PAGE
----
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Australian scientists find Timor Sea meteorite crater

Last Updated: Thursday, May 20, 2010 - 17:52

Sydney: Australian scientists have discovered
a crater deep beneath the Timor Sea made during a heavy meteor
storm which may have altered the Earth`s climate, the lead
researcher said Thursday.

Australian National University archaeologist Andrew
Glikson said seismic activity led experts to the Mount Ashmore
1B site, and a study of fragments showed a large meteorite hit
just before the Earth`s temperatures plunged.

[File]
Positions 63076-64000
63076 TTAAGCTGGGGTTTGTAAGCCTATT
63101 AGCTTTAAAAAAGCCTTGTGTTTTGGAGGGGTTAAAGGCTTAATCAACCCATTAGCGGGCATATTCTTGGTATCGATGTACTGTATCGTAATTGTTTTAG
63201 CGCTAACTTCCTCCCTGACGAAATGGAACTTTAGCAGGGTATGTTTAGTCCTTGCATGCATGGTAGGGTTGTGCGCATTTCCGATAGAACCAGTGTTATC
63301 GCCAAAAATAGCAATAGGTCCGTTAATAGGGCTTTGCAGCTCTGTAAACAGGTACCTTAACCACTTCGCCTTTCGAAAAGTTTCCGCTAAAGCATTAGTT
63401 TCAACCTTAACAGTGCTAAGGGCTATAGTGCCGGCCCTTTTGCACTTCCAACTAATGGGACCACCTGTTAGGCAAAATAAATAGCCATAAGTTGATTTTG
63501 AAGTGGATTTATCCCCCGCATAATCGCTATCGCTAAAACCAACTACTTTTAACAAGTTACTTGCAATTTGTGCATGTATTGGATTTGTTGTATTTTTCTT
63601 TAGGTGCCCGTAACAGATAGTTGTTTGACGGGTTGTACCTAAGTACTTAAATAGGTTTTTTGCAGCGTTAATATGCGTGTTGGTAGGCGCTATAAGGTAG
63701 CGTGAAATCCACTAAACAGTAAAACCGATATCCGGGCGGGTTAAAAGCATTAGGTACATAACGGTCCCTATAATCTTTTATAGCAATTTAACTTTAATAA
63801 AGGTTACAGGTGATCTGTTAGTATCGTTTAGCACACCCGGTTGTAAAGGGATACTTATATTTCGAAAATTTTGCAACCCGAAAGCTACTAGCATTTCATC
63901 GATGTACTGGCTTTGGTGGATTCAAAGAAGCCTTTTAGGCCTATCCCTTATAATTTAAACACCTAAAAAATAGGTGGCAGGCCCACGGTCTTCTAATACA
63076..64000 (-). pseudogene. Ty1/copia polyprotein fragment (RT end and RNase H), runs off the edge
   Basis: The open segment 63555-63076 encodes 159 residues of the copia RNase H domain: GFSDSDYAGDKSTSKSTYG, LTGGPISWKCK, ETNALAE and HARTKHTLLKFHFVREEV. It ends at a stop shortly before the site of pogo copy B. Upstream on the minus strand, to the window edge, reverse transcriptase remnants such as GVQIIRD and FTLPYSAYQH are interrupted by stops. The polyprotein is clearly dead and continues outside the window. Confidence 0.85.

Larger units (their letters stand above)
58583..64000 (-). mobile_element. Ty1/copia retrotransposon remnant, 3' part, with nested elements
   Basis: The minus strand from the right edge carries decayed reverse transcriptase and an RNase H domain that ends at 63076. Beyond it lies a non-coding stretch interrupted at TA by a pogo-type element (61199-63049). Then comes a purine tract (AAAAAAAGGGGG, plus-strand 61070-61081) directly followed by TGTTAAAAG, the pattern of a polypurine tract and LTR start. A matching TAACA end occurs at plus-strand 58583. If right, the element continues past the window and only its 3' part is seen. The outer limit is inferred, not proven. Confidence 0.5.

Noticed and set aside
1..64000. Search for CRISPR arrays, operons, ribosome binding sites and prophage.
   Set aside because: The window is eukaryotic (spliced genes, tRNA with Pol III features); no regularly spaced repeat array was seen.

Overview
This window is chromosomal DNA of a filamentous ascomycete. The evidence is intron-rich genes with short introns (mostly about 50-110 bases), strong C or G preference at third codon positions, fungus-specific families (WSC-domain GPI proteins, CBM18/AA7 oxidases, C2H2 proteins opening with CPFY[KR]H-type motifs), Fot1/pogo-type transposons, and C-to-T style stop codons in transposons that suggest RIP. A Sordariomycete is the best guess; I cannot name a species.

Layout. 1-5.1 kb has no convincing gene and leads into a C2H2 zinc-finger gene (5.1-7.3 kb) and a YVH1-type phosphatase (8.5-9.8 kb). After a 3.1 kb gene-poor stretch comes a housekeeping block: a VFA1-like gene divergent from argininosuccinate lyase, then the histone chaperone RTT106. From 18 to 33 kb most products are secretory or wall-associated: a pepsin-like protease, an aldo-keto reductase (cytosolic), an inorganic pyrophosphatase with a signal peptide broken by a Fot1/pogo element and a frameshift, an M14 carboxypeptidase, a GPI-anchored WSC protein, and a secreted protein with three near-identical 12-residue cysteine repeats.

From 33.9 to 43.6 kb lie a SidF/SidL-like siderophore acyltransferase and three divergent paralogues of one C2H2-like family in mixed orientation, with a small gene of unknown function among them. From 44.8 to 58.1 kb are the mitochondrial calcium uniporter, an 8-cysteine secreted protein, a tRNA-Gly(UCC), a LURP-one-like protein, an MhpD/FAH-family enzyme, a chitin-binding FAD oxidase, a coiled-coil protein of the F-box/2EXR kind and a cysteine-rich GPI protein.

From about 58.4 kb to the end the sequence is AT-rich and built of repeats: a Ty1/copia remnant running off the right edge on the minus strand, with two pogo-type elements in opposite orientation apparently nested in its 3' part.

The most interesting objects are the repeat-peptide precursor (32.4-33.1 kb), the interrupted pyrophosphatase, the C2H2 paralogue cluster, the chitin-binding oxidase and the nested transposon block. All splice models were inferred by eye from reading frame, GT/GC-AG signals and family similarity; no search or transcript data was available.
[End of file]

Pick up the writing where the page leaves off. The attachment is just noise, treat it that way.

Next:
"The identification of microstructural and chemical
features in drill fragments taken from the Mount Ashmore drill
hole revealed evidence of a significant impact," Glikson said,
adding it was at least 50 kilometres (31 miles) wide and about
35 million years old.

A meteorite 100 kilometres wide hit Siberia at the same
time, along with an 85 km one in Chesapeake Bay, off the US
coast of Virginia, followed by a large field of molten rock
fragments over northeast America, he said.

"This defined a major impact cluster across the planet,"
said Glikson.

Glikson said the findings, published in the latest issue
of the Australian Journal of Earth Sciences, could suggest a
link between the impacts and a sharp fall in global
temperatures which preceded the formation of the Antarctic ice


First Published: Thursday, May 20, 2010 - 17:52
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